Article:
One thing that puzzled me for awhile was the second digit. If a steel is classified as 50xx, then is it a chromium steel with no chromium? No. It is a low chromium steel. For example, 50100 contains about .45 percent chromium. The .45 is not enough to round up to 1 percent, so it gets the value of 0. 52100 usually contains about 1.5 percent chromium, so it gets rounded up to a value of 2. A good way to look at the 5xxx types of steel is:
h 50xxx = low chromium
h 51xxx = medium chromium
h 52xxx = high chromium"

So IMHO it would be a great forging steel.

Edited by B Finnigan, 20 October 2010 - 07:04 PM.

Everything I need to know I learned from the people trapped in my basement.


I'm out of my mind but feel free to leave a message.

#8 Matt Bower

Matt Bower
  • Supporting Member
  • 978 posts
  • Gender:Male
  • Location:Northern Virginia

Posted 20 October 2010 - 07:07 PM

Absolutely. Deeper-hardening 1060. Nothing wrong with that.

#9 B Finnigan

B Finnigan
  • Supporting Member
  • 2,247 posts
  • Gender:Male
  • Location:Near Rainier WA
  • Interests:Physical rehab, blade forging, machining, woodworking, hiking, mountain biking, home brewing, coffee roasting and photography.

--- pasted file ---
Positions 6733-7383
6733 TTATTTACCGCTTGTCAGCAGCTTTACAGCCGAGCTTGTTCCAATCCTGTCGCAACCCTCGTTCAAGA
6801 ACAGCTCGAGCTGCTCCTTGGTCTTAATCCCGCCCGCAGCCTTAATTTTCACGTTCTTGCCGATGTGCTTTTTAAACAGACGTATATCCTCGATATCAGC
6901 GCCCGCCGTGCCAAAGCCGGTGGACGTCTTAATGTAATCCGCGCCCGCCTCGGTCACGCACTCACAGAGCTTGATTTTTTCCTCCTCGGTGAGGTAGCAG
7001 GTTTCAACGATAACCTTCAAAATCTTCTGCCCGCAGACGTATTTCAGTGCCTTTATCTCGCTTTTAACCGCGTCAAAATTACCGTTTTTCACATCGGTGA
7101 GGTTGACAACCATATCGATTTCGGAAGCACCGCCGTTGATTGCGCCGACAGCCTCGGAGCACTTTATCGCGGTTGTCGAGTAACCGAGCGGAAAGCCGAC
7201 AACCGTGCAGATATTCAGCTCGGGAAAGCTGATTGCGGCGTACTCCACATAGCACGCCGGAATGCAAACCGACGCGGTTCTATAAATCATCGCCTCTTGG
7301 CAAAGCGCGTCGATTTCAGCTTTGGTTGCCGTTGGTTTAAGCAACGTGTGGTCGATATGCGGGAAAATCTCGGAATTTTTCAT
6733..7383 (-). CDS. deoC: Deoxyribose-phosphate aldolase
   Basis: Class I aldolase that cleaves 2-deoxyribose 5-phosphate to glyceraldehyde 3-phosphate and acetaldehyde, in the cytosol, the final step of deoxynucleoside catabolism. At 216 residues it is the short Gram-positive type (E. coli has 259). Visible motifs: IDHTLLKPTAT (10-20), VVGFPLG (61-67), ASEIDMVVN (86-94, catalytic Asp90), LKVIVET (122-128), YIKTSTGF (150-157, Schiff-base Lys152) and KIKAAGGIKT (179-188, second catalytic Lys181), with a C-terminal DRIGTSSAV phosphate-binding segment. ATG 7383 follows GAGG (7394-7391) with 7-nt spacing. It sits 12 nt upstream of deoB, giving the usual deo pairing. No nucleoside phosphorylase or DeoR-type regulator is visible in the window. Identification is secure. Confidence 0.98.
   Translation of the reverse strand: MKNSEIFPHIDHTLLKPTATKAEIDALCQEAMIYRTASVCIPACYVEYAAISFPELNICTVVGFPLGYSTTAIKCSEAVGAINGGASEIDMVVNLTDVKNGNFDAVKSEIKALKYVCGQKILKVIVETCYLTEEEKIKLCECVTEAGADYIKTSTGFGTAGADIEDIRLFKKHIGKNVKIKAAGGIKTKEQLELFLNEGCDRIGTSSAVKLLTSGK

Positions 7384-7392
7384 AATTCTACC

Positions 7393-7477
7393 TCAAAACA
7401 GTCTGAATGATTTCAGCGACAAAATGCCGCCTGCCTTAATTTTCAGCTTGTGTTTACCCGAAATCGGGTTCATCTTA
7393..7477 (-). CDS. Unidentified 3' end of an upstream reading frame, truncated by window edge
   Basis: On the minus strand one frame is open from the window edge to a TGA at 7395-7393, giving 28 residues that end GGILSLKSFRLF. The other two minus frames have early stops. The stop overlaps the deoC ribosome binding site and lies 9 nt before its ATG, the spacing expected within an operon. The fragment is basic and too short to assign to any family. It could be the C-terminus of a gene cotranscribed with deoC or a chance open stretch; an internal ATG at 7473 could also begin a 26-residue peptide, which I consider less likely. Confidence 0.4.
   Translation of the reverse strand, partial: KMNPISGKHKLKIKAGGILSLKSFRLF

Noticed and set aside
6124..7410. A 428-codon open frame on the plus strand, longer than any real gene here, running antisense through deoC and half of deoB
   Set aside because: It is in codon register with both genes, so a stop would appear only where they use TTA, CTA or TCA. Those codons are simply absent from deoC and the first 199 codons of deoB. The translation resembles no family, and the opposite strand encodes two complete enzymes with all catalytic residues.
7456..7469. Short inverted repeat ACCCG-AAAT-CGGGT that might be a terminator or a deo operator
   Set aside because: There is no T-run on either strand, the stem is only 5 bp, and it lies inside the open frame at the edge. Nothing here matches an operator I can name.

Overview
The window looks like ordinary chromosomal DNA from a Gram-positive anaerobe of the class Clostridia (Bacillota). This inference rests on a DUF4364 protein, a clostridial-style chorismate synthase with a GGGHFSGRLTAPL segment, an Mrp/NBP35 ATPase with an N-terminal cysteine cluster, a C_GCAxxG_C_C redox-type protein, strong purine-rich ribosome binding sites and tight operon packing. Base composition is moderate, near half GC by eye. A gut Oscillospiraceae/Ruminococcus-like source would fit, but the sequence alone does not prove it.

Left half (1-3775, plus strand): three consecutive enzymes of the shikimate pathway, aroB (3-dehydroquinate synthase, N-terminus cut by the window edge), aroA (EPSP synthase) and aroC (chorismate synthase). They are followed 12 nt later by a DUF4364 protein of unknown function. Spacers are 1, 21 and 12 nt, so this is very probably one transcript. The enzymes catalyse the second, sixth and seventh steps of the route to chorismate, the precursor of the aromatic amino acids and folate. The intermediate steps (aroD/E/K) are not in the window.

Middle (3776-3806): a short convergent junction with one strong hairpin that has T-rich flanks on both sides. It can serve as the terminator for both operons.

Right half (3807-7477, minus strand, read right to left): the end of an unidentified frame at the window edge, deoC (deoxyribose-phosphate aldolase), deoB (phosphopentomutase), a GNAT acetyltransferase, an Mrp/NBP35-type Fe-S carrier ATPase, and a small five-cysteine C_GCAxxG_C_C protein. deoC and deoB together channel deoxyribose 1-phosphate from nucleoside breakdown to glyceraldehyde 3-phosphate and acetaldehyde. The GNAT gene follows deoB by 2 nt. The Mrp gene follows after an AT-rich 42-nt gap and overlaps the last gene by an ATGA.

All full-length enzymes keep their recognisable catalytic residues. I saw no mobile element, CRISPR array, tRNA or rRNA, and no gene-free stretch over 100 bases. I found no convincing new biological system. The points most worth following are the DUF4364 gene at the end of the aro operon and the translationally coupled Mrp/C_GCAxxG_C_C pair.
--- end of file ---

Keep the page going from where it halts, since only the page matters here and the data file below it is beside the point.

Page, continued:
Posted 20 October 2010 - 07:18 PM

I did some searching and leaf spring U bolts can be all over the map in what steel is used. And some pre-made kits can have different protective coatings which includes galvanizing.

Some are 1018, 1045, 4140/42 So ask questions and if they don't know then you could end up with almost anything. Most established spring shops know the steel composition of their leaf, coil and fastening hardware.

1560 would be some great round stock for integrals, hammers and hawks. I am looking forward to playing with it.

Edited by B Finnigan, 20 October 2010 - 07:19 PM.

Everything I need to know I learned from the people trapped in my basement.


I'm out of my mind but feel free to leave a message.

#10 Dan Scott

Dan Scott
  • Members
  • 515 posts
  • Gender:Male
  • Location:Near Seattle, WA
  • Interests:Rock Climbing
    Backpacking
    Wandering around
    Bladesmithing
    Geomorphology
    Writing

Posted 20 October 2010 - 08:58 PM